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The Noam Chomsky Lectures (1998)

af Daniel Brooks

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231769,399 (2.5)Ingen
'Ordinarily, theatre relies on illusion in order to reveal truths; The Noam Chomsky Lectures relies on truths in order to reveal illusions. Following the impetus of Chomsky himself, Brooks and Verdecchia have recognized that mass media, mass spectacle, have trivialized and severed consciousness and conscience, separating both from a communal base. We collectively know little about what is done in our name by our elected governments and the business interests they serve. The Noam Chomsky Lectures assumes not only that we do want to know, that our 'knowing together' may change things, but also that it is less painful to know than to not know.' - Joyce Nelson in her introduction to The Noam Chomsky Lectures… (mere)

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At some moment, there was a tiny window of space and time where this play could have been performed (and was). The place is Canada; the time is the early 1990s. The only audience would be a group of earnest social reformers who wanted to change the world. Not a typical stage play at all, it more resembles Al Gore's An Inconvenient Truth, if Al Gore had been channeling John Belushi and Steve Martin, but less funny. The play is a political tract without a linear story; I usually enjoy plays that break the rules of playwriting, and the vision of the Esthetic Police brings about chuckles, but somehow this one didn't work. It was too self referential while not being self-referential enough, if I may be given leeway to contradict myself. It is too talky, and sounds more like a college lecture by that really quirky professor you had in history class who dressed up like the era he was teaching and threw chalk at the students. In other words, I would have liked it to work. It didn't. Perhaps it's because of the power and force of history thundering forward, and the realization that the only way to perform this play again would be to update it dramatically (in other words, an almost total rewrite). Also, the recognition that almost no audience would sit still for this play in this day and age of soundbites. Long expository speeches can work in a play if they're done well, but long lectures can't. There is very little argument, at least in my opinion, for approaching this subject in this way in a play, when you could probably stage it more effectively by using somewhat more standard plot formulations, even if you still wanted to break the rules of theatre by playing with time, space, and form. Not good; not horrible, either. ( )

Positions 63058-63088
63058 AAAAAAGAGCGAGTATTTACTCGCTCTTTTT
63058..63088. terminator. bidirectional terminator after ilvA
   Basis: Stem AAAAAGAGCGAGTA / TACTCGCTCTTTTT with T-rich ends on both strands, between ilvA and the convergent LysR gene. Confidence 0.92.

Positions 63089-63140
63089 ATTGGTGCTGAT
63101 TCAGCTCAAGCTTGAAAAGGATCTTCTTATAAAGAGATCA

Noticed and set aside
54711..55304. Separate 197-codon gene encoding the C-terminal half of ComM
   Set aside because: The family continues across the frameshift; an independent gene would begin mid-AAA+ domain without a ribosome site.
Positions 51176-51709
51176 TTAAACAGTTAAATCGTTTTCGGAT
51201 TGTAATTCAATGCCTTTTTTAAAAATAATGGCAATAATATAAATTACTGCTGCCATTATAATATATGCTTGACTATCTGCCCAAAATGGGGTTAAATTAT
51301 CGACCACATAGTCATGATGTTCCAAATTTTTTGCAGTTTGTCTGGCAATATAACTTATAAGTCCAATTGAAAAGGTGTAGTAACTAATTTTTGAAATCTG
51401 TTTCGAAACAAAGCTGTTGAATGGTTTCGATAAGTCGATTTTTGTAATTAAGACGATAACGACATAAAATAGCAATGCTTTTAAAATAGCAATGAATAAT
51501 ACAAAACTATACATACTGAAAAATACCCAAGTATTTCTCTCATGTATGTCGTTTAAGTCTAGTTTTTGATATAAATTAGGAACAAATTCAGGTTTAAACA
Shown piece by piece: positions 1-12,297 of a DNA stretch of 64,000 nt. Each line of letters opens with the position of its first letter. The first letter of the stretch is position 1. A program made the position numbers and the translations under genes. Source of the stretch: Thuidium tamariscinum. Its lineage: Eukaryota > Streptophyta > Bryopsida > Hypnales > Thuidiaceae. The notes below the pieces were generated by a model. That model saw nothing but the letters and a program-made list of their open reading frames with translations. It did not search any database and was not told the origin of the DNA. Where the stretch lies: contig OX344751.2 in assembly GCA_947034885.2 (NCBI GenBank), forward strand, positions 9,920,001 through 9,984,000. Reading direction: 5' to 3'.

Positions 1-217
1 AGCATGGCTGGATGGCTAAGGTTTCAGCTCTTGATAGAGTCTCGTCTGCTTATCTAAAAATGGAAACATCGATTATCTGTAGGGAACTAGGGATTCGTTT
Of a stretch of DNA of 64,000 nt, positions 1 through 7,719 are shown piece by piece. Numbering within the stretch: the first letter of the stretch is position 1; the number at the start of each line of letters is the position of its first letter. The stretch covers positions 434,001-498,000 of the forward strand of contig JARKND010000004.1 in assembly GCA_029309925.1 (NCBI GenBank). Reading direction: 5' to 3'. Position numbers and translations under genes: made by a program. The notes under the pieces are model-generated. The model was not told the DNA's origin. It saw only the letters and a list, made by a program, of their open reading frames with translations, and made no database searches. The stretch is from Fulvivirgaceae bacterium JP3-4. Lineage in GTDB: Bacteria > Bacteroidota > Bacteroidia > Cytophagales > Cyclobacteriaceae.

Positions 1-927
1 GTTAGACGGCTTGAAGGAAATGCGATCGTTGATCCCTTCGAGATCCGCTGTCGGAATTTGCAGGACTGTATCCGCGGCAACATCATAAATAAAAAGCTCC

1 stem Devil_llama | May 20, 2013 |
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'Ordinarily, theatre relies on illusion in order to reveal truths; The Noam Chomsky Lectures relies on truths in order to reveal illusions. Following the impetus of Chomsky himself, Brooks and Verdecchia have recognized that mass media, mass spectacle, have trivialized and severed consciousness and conscience, separating both from a communal base. We collectively know little about what is done in our name by our elected governments and the business interests they serve. The Noam Chomsky Lectures assumes not only that we do want to know, that our 'knowing together' may change things, but also that it is less painful to know than to not know.' - Joyce Nelson in her introduction to The Noam Chomsky Lectures

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